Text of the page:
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Web Survey Bibliography

Title Using Web Panels to Quantify the Qualitative: The National Center for Health Statistics Research and Development Survey
Year 2016
Access date 09.06.2016
As with any qualitative method, one of the major limitations of cognitive interviewing is the fact that its findings cannot be generalized from its purposive sample to the larger, statistical sample of a survey. In 2014 the National Center for Health Statistics launched the Research and Development Survey(RANDS), a web-mode survey using the Gallup Panel whose purpose was to explore how web panel surveys may be used to supplement official health statistics and the methodological work at NCHS. One of the main research questions RANDS was developed to explore was whether or not web panels were appropriate vehicles for attempting to extrapolate qualitative findings from question evaluation studies through the use of “embedded probes.” Embedded probes are structured cognitive probe questions that are administered directly following a survey item that is under evaluation. Unlike typical cognitive question evaluation methods, these probes are administered as part of a fielded survey, and not in a pre-test or lab environment. In this research, National Health Interview Survey (NHIS) questions were evaluated using in-depth, face-to-face cognitive interviews. Following the analysis of this data, patterns of interpretation that respondents used to answer the NHIS questions were analyzed and the resulting cognitive schema were developed. Using these schema, structured probe questions were designed and then administered following their corresponding NHIS questions in the RANDS. Here, we present the initial findings of the RANDS analysis, showing that the use of embedded probes on a web panel survey are a relatively cheap and efficient way to extrapolate the results of qualitative question evaluation studies to a wider survey population, and to show the different patterns of interpretation of questions across various groups of respondents.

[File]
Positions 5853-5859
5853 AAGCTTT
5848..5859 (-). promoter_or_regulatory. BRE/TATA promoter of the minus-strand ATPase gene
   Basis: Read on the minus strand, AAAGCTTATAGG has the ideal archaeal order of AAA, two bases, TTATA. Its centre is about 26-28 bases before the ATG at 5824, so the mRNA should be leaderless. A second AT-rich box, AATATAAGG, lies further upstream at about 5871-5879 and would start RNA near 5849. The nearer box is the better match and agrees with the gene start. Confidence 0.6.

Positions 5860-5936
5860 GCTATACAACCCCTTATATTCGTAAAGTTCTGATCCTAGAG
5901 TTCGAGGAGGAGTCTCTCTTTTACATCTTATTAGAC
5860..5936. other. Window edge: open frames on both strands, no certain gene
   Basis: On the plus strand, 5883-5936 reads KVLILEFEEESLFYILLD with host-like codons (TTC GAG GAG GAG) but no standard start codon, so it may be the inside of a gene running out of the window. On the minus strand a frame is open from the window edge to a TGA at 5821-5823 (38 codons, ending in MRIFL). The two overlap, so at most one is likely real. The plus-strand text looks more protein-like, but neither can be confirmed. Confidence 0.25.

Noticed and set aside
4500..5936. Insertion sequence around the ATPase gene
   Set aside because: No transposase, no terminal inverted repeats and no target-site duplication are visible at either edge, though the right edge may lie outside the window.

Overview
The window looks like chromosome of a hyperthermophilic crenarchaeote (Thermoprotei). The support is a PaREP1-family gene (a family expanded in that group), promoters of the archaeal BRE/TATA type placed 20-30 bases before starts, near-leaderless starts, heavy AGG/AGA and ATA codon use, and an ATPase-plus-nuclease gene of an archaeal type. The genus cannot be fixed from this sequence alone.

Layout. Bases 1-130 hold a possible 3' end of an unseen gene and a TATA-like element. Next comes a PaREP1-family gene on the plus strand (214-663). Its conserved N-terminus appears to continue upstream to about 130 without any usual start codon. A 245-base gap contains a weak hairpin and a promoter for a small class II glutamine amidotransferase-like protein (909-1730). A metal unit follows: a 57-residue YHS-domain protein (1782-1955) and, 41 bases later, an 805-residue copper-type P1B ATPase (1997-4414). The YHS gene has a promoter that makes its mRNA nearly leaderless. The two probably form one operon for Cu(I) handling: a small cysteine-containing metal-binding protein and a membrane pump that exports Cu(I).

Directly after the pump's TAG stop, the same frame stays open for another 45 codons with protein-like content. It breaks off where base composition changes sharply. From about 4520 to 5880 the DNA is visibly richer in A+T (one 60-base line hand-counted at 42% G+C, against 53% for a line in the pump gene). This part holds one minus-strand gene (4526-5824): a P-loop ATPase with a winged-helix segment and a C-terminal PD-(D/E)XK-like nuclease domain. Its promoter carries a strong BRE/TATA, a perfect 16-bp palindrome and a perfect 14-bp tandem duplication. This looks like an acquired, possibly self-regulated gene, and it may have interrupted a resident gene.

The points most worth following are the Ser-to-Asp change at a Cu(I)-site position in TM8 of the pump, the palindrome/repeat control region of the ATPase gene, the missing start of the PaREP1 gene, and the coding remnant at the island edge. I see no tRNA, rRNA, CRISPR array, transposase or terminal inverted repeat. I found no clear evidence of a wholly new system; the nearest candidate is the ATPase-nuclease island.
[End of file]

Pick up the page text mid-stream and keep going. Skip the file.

Year of publication2016
Bibliographic typeConferences, workshops, tutorials, presentations

Web survey bibliography (431)